First check leathers and be sure that the rider is not one sided – because that will wear the saddle more on one side, and thereafter, without, expert flocking to get it level again, it will sit to one side. It may be an inappropriate saddle – either too narrow or too wide and, very occasionally these days, it could be the tree- but it may also be a bio/mechanical issue. It is true that if a rider is one sided that can result in a crooked saddle and a crooked horse. Riders need to address their own posture if they find that all saddles start to go to one side.
In view of the enormous number of correctional pads on the market, at the NSC we prefer to advise the use of something appropriate adding extra shims wherever needed and keep the saddle as straight as we can.In the last few years we have had many advocates for the” Wide saddle”, - wider than the horse warrants, and the use of various front riser pads, saddle cloths , shims etc. to get acceptable balance. Looking at this from the viewpoint of building muscle this would appear to be the right way forward and there are cases where with educated riders, very conscious of their ability to sit straight and keep their horse straight that this approach can work extremely well. However, in practice, it is not always successful - horses like riders have a “jelly side” and we are nearly always stronger on one side than the other. It is very easy in such circumstances to find a saddle which, in every other respect is excellent, lurching off to one side.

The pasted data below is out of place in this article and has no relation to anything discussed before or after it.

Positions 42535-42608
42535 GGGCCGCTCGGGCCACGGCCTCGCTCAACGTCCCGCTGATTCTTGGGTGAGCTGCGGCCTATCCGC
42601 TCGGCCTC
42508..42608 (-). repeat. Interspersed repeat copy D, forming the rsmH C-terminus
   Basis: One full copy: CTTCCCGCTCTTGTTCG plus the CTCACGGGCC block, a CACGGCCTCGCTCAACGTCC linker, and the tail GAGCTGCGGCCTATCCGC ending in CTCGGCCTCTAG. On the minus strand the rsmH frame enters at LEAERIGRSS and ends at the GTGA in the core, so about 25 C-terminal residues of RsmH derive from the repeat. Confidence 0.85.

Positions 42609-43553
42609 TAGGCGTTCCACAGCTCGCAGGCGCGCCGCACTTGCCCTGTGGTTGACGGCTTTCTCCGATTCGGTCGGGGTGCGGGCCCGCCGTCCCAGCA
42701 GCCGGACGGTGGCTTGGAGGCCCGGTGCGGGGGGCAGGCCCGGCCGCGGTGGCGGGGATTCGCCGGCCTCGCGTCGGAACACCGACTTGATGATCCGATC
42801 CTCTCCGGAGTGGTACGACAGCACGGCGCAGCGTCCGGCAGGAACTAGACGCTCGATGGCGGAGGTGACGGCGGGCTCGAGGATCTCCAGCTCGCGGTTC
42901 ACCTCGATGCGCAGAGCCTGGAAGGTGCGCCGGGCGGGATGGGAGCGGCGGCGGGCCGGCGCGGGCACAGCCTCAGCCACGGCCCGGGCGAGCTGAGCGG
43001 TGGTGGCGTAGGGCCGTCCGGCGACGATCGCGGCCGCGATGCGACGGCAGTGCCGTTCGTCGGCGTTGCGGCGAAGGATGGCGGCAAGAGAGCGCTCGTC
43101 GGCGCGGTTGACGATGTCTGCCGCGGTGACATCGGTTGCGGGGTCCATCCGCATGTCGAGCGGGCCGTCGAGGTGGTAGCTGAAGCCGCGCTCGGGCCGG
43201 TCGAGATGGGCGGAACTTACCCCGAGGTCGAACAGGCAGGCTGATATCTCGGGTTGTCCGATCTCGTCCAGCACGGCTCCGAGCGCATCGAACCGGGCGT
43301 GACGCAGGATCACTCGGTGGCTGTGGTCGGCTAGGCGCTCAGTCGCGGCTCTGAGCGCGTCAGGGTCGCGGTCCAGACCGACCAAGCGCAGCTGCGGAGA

The NSC does not like to recommend this approach except as a last resort and after having tried several different trees – we could never adopt it on the wider flat backed horse without defined withers as the rider’s safety may be put in jeopardy.